America lost 2.4 million manufacturing jobs to Chinese outsourcing from 2001 to 2013, according to estimates by the nonpartisan Economic Policy Institute think tank. But a new report that just emerged from the World Economic Forum in Davos, Switzerland, predicts we will see robots eliminate 5.1 million jobs globally over the next five years.
Twice as many jobs as China took from us.
In half the time it took China to take them.
Gee, robots really are more efficient!
WEF calls the phenomenon of robots taking over jobs once done by humans the "Fourth Industrial Revolution." (The first through third revolutions, by the way, refer to the invention of machine tools in the mid-18th to mid-19th centuries, followed immediately by the introduction of mass production in factories, and the technological-industrial revolution of the 1990s and early 2000s, respectively.)
According to the 366 companies surveyed in WEF's report -- employing 13 million workers across 13 of the world's largest economies (plus samplings from two broader regions) -- the Fourth Industrial Revolution will comprise many parts. These will include new robots "with enhanced senses, dexterity, and intelligence [that] can be more practical than human labour in manufacturing," as well as "artificial intelligence" and "machine learning," and also "advances in manufacturing technology" such as 3D printing. To a greater or a lesser extent, all of these factors are expected to noticeably lessen demand for human labor over as early as just the next few years.
Media reports are homing in on the robots angle, and characterizing this latest industrial revolution as the "robot revolution." But perhaps the most surprising thing is that the changes WEF describes won't be entirely industrial -- or even always robotic.
A robot war on the middle class
Turns out, the "robots" that WEF is warning about don't all resemble R2-D2. At least some of them are intelligent machines of the noncorporeal variety.
According to WEF's predictions, trends in mobile Internet, cloud computing, big data, and the Internet of Things are combining into "a perfect storm of technological trends." While these trends threaten jobs in many heavy industries -- manufacturing, construction, and mining, for example -- they're a particular threat to white-collar office jobs. WEF refers to the big trend as automation. In conjunction with robots, I'm going to call it "automation and automatons."
Let's take a look at the automatons -- real-life robots -- first. To see what's happening here, you need look no further than Amazon.com (NASDAQ: AMZN). After first experimenting with the use of Kiva robots to move boxes around its fulfillment centers, Amazon found the robots so useful that it bought the company that made them. Then Amazon deployed 1,000 Kivas to work its warehouses. Then it ramped that to 10,000 robotic workers. Then 15,000. At last report, Amazon had 30,000 robots working for it.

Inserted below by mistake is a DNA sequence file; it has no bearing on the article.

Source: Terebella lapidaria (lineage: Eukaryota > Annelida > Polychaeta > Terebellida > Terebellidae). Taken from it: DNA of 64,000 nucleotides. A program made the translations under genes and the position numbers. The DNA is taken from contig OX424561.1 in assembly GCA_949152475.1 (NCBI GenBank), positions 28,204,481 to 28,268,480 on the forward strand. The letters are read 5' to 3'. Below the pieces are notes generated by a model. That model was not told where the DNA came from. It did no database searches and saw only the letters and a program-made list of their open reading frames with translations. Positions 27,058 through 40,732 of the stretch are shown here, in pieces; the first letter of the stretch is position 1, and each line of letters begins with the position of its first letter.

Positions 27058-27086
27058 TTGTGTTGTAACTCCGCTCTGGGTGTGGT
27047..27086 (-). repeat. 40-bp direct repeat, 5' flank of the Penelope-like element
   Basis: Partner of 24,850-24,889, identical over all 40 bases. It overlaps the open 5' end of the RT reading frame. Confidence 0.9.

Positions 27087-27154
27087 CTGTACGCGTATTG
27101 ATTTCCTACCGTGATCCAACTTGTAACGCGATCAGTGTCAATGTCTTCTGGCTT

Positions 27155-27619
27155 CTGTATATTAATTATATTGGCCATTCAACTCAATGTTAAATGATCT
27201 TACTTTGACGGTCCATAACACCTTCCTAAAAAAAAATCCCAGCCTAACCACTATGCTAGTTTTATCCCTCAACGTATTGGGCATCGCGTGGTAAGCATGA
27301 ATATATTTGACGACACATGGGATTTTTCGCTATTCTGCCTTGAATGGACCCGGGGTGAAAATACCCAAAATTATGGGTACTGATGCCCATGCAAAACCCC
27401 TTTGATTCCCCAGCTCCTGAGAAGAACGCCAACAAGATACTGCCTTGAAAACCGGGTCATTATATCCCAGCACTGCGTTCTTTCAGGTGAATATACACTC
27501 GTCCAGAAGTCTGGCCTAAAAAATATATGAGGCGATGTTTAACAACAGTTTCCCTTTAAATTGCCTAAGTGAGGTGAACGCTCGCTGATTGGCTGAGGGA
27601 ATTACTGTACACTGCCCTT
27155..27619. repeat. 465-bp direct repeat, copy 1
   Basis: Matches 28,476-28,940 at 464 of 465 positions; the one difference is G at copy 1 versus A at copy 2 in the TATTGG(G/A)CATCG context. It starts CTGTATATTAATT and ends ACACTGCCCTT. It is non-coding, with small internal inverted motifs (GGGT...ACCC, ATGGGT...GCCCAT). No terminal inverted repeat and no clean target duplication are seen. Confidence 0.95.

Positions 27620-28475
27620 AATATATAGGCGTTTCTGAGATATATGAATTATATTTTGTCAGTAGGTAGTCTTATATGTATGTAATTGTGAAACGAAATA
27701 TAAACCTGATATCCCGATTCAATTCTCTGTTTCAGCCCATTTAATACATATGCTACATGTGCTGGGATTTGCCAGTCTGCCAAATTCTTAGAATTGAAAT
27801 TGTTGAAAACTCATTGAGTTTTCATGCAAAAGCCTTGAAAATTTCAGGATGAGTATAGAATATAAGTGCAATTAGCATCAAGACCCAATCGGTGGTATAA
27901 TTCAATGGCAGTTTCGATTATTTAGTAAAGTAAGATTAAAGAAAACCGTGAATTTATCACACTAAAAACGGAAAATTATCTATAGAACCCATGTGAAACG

To put that in context, Amazon only has 90,000 humans working in its warehouses. As of today, one in every four full-time Amazon warehouse workers... is a robot.
So automatons are quickly taking over the warehouses at Amazon, and running the assembly lines at Toyota and other heavy industrialists as well. But pure computer automation is an even bigger threat to human jobs. If you think of all the data entry, data monitoring, and number-crunching tasks involved in a field like healthcare (where, against all expectations, WEF says jobs will be lost over the next five years), and put this in the context of computers that can process data faster, this makes sense. It explains both why Amazon spent $775 million to buy Kiva four years ago and why its Amazon Web Services unit is the company's most profitable business.
None of this will come as much comfort to the millions of folks who thought that by pursuing a college degree and a white-collar job, they might escape the plague of blue-collar manufacturing jobs being exported abroad. Instead, WEF forecasts nearly 5% job losses among office and administrative workers over the next five years. That's a near-1% shrinkage in the entire global office and administrative workforce. Every year. For five years.
Of course, WEF's forecast only goes out five years -- so the job losses may not end there.
Popping the bubble
And that's not even the worst part. The most worrisome part of WEF's report is that it challenges the common wisdom that while change brings creative destruction to many "old" jobs, even more "new" jobs are created. WEF begs to differ.
Over the next five years, warns the report, global employment will not rise, but rather fall by 0.5%. 7.1 million jobs will be lost globally because of changes in technology. But only 2 million new jobs will be created as advancements in tech reveal new uses for the tech, and open up new opportunities for displaced workers.
The net effect: 5.1 million jobs lost. And no new jobs to replace them.
Domo arigato for nothing, Mr. Roboto.
Rich Smith does not own shares of, nor is he short, any company named above. You can find him on Motley Fool CAPS, publicly pontificating under the handle TMFDitty, where he's currently ranked No. 251 out of more than 75,000 rated members.
The Motley Fool owns shares of and recommends Amazon.com. Try any of our Foolish newsletter services free for 30 days. We Fools may not all hold the same opinions, but we all believe that considering a diverse range of insights makes us better investors. The Motley Fool has a disclosure policy.